Commercial Farmers' Union of Zimbabwe

Commercial Farmers' Union of Zimbabwe

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Minister’s ‘absurd’ proposals flung out of parliament

Minister’s ‘absurd’ proposals flung out of parliament

by Irene Madongo
21 June 2011

Indigenisation Minister Saviour Kasukuwere has been forced to eat humble pie 
after his ‘absurd’ proposals to radicalise indigenisation laws were flung 
out of parliament, a legislator has explained. The ZANU PF minister has now 
accepted that they went overboard and will have to come up with a new plan, 
it has been revealed.

Among his plans, Kasukuwere wanted all individuals who don’t inform his 
department that they are majority shareholders of companies to be jailed for 
five years or be fined US$1000, or both. He also proposed that when a 
businessperson declares the investment they made, and his ministry evaluates 
and finds that they undervalued their assets by 10%, then they should also 
be imprisoned for five years. It has also been revealed that he wanted the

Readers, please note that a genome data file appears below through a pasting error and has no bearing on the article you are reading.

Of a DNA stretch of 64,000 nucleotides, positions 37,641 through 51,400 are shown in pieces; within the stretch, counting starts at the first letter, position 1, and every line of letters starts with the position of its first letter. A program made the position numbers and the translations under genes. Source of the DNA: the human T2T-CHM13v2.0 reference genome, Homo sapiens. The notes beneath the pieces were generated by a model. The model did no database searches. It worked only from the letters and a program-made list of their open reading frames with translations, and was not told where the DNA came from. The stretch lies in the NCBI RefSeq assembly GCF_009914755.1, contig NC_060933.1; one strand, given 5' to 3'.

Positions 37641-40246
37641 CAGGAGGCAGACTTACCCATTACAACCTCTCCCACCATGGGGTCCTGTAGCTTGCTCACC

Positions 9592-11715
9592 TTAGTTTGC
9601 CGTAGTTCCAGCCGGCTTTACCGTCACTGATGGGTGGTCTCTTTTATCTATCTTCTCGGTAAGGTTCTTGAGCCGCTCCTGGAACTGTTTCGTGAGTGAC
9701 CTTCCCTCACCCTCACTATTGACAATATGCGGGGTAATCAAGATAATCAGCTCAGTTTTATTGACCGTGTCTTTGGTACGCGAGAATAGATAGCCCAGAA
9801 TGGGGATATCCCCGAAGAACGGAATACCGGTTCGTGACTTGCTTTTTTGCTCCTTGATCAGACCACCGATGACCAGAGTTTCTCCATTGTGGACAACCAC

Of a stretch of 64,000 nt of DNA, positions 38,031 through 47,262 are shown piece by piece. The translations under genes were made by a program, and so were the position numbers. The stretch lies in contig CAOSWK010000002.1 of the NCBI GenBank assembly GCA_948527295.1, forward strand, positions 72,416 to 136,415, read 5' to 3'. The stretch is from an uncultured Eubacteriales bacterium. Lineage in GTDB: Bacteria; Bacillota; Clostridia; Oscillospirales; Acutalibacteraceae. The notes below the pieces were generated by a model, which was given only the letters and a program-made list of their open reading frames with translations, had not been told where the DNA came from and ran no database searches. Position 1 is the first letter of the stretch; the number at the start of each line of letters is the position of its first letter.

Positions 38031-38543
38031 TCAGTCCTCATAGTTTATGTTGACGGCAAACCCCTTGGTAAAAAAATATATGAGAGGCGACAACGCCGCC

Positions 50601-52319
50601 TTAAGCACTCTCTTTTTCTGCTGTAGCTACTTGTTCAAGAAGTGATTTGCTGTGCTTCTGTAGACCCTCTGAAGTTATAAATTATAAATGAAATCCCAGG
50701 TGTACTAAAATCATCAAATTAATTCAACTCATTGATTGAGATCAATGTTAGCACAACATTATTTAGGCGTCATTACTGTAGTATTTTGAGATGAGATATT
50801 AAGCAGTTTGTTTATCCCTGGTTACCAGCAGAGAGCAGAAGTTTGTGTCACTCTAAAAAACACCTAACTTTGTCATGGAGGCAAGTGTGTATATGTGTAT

laws to be applied in a discriminatory manner, for example, companies which 
are in a partnership should be sent to jail, but sole traders should not be.

However, his proposals were rejected by the Parliament Legal Committee (PLC) 
on the grounds that they were discriminatory and against the laws of the 

On Tuesday, Chairman of the PLC and Mazowe Central MP, Shepherd Mushonga, 
said: “This is unnecessary heavy-handedness on the part of the Minister in 
the following respects – that the law is trying to create offences which are 
really absurd and the sentences are really abnormal; and we parliament 
representatives feel that that is not the objective of the law – threatening 
people, to create criminals out of non-criminals.”

Mushonga told SW Radio Africa that Kasukuwere has accepted that his plans 
were overboard and have been sent back to the drawing board.

“He has written to us a letter wherein he accepted that he has gone 
overboard and that he was going to remove all the items we have put on our 
adverse reports,” Mushonga explained.

Mushonga blamed Kasukewere’s overzealousness on a drive by ZANU PF to come 
up with what it perceives to be ‘populist policies’. He added the pursuit of 
such policies was akin to the devastating land invasions of the last decade.

“I think it’s more about (election) campaigns. You have talk of an election 
in this country and people tend to go overboard,” Mushonga explained.

ZANU PF has spear-headed the country’s controversial indigenisation law 
amidst much criticism. The law forces foreign-owned companies to cede more 
than half of their shareholding to locals, which analysts say is putting off 
much needed foreign investment to rescue Zimbabwe’s struggling economy.


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